Meet the nine-year-old African-American girl named Melody Ellison. She lived in Detroit during the 1960s Civil Rights era.
In a statement to Mashable, the company says after experiencing racial inequality and seeing her family face prejudice, Melody uses her singing to “blend her voice with others in harmony.“
In another interview, Vice President of Marketing Julia Prohaska described the responsibility for companies such as American Girl Doll to create dolls like Melody: "I think the doll industry has a very heavy responsibility in reflecting what is true about our society.”
This is the company’s third African-American doll since parent company Pleasant Company was founded in 1986. The brand faced criticism last year when it pulled four dolls, two of which were dolls of color, African-American Cécile Rey and Chinese-American Ivy Ling. By limiting the diversity of experiences in its doll collection, American Girl has been accused of “whitewashing” history.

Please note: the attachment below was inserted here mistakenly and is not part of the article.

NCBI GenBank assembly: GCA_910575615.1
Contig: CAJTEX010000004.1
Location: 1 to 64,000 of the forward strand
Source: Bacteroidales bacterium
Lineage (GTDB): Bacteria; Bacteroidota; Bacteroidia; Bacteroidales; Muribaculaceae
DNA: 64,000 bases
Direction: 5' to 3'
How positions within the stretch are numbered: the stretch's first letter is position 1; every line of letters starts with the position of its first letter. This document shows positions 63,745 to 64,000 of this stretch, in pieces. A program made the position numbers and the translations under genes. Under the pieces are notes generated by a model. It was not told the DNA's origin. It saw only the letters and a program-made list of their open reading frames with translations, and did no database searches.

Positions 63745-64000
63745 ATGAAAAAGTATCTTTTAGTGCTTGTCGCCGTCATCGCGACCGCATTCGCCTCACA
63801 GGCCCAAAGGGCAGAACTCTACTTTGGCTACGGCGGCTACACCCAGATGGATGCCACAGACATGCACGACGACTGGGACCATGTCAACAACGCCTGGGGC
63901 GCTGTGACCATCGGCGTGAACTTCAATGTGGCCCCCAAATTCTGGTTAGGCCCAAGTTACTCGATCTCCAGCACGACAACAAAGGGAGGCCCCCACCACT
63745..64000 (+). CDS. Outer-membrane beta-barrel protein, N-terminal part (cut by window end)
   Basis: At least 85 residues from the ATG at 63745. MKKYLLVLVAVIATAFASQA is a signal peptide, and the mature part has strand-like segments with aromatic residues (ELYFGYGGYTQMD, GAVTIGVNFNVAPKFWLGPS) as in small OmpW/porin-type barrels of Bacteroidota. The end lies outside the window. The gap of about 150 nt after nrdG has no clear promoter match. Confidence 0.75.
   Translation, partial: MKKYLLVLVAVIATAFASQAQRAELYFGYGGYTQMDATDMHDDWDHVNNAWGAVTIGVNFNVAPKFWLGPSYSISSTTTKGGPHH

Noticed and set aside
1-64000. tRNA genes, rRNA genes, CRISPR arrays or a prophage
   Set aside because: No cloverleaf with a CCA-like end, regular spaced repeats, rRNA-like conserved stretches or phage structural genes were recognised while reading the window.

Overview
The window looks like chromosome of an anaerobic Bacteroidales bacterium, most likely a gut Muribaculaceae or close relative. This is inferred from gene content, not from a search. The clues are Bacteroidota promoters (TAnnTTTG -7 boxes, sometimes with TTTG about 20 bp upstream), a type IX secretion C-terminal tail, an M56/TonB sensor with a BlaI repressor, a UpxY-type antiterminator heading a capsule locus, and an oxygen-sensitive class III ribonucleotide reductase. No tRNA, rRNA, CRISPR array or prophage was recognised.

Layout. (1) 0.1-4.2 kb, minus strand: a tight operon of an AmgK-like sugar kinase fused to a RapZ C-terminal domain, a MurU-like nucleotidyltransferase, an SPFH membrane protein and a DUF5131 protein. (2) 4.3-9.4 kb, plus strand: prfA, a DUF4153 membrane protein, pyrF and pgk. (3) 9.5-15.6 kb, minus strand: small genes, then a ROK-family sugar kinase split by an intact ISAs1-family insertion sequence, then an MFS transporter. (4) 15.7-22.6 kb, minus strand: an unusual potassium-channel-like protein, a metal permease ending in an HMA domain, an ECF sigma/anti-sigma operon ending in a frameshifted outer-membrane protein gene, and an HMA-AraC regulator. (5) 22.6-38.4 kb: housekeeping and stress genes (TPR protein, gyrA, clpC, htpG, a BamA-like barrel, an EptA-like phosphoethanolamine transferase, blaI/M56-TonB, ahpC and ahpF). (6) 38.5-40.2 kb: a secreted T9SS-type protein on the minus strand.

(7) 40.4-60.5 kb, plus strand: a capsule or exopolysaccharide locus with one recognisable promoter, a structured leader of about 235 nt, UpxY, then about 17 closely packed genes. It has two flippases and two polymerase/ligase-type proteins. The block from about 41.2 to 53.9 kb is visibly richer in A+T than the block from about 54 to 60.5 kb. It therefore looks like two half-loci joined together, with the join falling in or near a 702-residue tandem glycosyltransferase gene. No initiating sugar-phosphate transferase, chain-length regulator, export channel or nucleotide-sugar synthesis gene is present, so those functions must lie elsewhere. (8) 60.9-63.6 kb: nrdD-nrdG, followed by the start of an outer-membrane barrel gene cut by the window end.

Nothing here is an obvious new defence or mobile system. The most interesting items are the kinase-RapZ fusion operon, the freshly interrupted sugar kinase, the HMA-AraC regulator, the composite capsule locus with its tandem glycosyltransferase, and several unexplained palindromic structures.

In the current BeForever line (dolls based around important time periods in American history), there are three other dolls of color: Addy, a former slave who escapes to her freedom, Kaya, a Native American doll whose story is set before European colonization, and Josefina, who lives on a ranch near Santa Fe, shortly after Mexico gained its independence.